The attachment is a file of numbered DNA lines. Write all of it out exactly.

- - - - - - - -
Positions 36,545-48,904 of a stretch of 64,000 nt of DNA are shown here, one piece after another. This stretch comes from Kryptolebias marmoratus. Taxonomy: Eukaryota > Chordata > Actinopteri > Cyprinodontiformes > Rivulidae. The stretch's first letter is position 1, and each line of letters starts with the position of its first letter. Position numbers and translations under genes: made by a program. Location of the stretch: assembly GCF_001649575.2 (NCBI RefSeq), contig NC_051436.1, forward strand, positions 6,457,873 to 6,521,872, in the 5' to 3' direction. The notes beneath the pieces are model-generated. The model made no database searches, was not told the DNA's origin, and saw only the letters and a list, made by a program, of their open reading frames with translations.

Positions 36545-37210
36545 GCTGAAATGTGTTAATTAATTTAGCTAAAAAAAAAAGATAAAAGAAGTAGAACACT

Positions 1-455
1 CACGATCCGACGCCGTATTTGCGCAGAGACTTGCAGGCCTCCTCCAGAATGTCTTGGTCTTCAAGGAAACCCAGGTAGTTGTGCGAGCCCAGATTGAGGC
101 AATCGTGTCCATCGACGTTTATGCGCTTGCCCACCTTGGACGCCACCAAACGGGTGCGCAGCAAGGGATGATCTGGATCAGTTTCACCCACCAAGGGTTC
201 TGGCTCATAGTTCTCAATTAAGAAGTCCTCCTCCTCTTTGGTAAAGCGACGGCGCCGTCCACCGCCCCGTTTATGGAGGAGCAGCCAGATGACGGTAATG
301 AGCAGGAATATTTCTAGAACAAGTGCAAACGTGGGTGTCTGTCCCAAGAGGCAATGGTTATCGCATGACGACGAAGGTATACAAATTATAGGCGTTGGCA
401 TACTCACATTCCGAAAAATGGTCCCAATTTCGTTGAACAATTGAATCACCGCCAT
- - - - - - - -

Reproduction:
Positions 36,545-48,904 of a stretch of 64,000 nt of DNA are shown here, one piece after another. This stretch comes from Kryptolebias marmoratus. Taxonomy: Eukaryota > Chordata > Actinopteri > Cyprinodontiformes > Rivulidae. The stretch's first letter is position 1, and each line of letters starts with the position of its first letter. Position numbers and translations under genes: made by a program. Location of the stretch: assembly GCF_001649575.2 (NCBI RefSeq), contig NC_051436.1, forward strand, positions 6,457,873 to 6,521,872, in the 5' to 3' direction. The notes beneath the pieces are model-generated. The model made no database searches, was not told the DNA's origin, and saw only the letters and a list, made by a program, of their open reading frames with translations.

Positions 36545-37210
36545 GCTGAAATGTGTTAATTAATTTAGCTAAAAAAAAAAGATAAAAGAAGTAGAACACT

Positions 1-455
1 CACGATCCGACGCCGTATTTGCGCAGAGACTTGCAGGCCTCCTCCAGAATGTCTTGGTCTTCAAGGAAACCCAGGTAGTTGTGCGAGCCCAGATTGAGGC
101 AATCGTGTCCATCGACGTTTATGCGCTTGCCCACCTTGGACGCCACCAAACGGGTGCGCAGCAAGGGATGATCTGGATCAGTTTCACCCACCAAGGGTTC
201 TGGCTCATAGTTCTCAATTAAGAAGTCCTCCTCCTCTTTGGTAAAGCGACGGCGCCGTCCACCGCCCCGTTTATGGAGGAGCAGCCAGATGACGGTAATG
301 AGCAGGAATATTTCTAGAACAAGTGCAAACGTGGGTGTCTGTCCCAAGAGGCAATGGTTATCGCATGACGACGAAGGTATACAAATTATAGGCGTTGGCA
401 TACTCACATTCCGAAAAATGGTCCCAATTTCGTTGAACAATTGAATCACCGCCAT